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NHS says end to strike threat is ‘huge relief’

NHS Staff Council agrees to accept government’s pay offer for workers in England

Louise Prime

Tuesday, 10 March 2015

NHS Employers have welcomed yesterday’s decision by health workers’ unions to end their threat of industrial action in England. They said it was a ‘huge relief’ for employers and patients alike, and would allow ‘crucial’ discussions to begin, about better services and more efficient use of NHS funds.

The NHS Staff Council yesterday held its regular meeting between health unions and employers to seek constructive national agreements on pay terms and conditions, following weeks of balloting by the health unions on whether or not to take strike action. During the meeting it was agreed to accept the Government’s 1% pay offer, which will be implemented in England with effect from 1 April 2015.

NHS Employers chief executive Danny Mortimer said: “This will be a huge relief for NHS organisations and for the thousands of patients and staff who were disrupted by industrial action.

“Employers do understand the anxieties of staff and urgently want to discuss sustainable ways to move away from pay restraint. This end to industrial action means we are now in a position to start those crucial discussions. Any solution will need to support better, safer and more responsive services to patients and more efficient use of NHS resources.”

Last week, the Royal College of Nursing announced that 60% of its voting members who work in England, were in favour of accepting the Government’s pay offer proposed in January, with 40% against. Two days before, UNISON had said that 67% of its members working for the NHS in England who voted, wanted to accept the Government’s pay offer – but 32% voted to reject it and take further action.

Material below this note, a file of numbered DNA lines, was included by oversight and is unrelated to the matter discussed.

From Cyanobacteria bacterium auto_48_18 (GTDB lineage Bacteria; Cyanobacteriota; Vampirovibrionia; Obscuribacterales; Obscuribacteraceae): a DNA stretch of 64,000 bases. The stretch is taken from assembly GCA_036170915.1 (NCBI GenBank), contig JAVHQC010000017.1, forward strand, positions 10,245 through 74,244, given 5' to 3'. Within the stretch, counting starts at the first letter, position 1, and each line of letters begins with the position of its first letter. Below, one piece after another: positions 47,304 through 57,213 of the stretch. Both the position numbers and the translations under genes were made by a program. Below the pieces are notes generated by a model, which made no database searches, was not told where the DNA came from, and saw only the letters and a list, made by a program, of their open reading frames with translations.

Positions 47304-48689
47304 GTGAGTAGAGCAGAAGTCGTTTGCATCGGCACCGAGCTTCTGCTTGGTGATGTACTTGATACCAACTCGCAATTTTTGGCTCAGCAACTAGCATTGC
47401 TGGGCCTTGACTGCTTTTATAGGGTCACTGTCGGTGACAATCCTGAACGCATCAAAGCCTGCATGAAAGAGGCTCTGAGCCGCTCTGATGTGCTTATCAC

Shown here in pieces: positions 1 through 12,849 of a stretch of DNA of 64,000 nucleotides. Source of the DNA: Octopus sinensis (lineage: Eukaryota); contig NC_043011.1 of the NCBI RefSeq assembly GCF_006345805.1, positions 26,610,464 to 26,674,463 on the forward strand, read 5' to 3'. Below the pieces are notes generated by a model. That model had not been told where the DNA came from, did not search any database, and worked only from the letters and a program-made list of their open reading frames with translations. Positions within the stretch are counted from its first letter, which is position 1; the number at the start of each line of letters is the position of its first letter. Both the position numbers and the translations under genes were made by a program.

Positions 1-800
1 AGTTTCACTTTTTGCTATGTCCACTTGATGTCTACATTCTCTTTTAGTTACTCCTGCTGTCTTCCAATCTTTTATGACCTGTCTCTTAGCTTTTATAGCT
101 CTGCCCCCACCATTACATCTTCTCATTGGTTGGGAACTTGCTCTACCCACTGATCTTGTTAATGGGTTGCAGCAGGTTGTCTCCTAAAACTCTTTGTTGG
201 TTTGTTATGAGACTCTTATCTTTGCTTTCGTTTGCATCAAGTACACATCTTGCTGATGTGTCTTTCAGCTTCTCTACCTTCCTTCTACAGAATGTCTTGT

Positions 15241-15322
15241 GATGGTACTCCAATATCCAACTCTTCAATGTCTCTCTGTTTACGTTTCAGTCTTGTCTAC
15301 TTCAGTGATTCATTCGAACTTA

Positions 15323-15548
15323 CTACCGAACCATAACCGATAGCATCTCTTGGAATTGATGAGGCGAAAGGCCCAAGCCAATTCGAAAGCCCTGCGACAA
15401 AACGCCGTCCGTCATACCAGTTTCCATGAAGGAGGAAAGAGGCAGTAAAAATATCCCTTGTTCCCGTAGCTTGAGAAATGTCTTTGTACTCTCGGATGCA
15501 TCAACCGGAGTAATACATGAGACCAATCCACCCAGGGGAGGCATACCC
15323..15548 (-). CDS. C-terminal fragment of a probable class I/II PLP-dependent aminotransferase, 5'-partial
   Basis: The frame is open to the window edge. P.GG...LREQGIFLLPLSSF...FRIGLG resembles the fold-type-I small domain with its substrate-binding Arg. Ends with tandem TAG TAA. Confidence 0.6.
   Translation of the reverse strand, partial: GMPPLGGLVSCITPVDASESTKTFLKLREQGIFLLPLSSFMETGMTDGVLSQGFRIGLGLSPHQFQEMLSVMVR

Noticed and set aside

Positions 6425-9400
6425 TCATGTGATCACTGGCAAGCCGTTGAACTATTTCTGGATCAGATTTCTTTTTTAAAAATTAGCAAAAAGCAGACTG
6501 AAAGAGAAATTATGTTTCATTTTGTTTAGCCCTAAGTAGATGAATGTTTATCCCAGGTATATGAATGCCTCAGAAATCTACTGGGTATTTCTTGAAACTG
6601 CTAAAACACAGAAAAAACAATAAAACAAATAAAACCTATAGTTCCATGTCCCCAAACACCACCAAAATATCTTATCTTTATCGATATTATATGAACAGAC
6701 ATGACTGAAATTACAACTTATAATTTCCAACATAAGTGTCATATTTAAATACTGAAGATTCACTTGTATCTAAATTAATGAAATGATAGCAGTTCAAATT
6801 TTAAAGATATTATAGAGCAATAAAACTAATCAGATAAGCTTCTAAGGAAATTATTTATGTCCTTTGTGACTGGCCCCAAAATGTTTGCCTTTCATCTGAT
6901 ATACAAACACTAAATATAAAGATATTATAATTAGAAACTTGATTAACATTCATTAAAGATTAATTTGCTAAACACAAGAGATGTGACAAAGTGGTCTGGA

UNISON’s head of health, Christina McAnea, said last week: “Our members have voted to accept this offer. Although it does not go far enough, it is an improvement and it will make a difference particularly to over 250,000 of the lowest-paid in the NHS.”

But she warned: “By ignoring the recommendations of the NHS Pay Review Body for England, the government forced health workers to take strike action over pay for the first time in 34 years ...

“NHS workers will not sit back and do nothing when their standard of living is attacked. We are calling on any government elected in May to develop a pay strategy that rewards health workers fairly for the demanding jobs they do, and ensures the NHS can continue to recruit and retain a high quality workforce.

“The current state of pay in the NHS means many workers rely on unsocial hours payments to make ends meet. We know this government wants to cut these. The industrial action over the last six months should be a warning to ministers that our members will not accept further cuts.”

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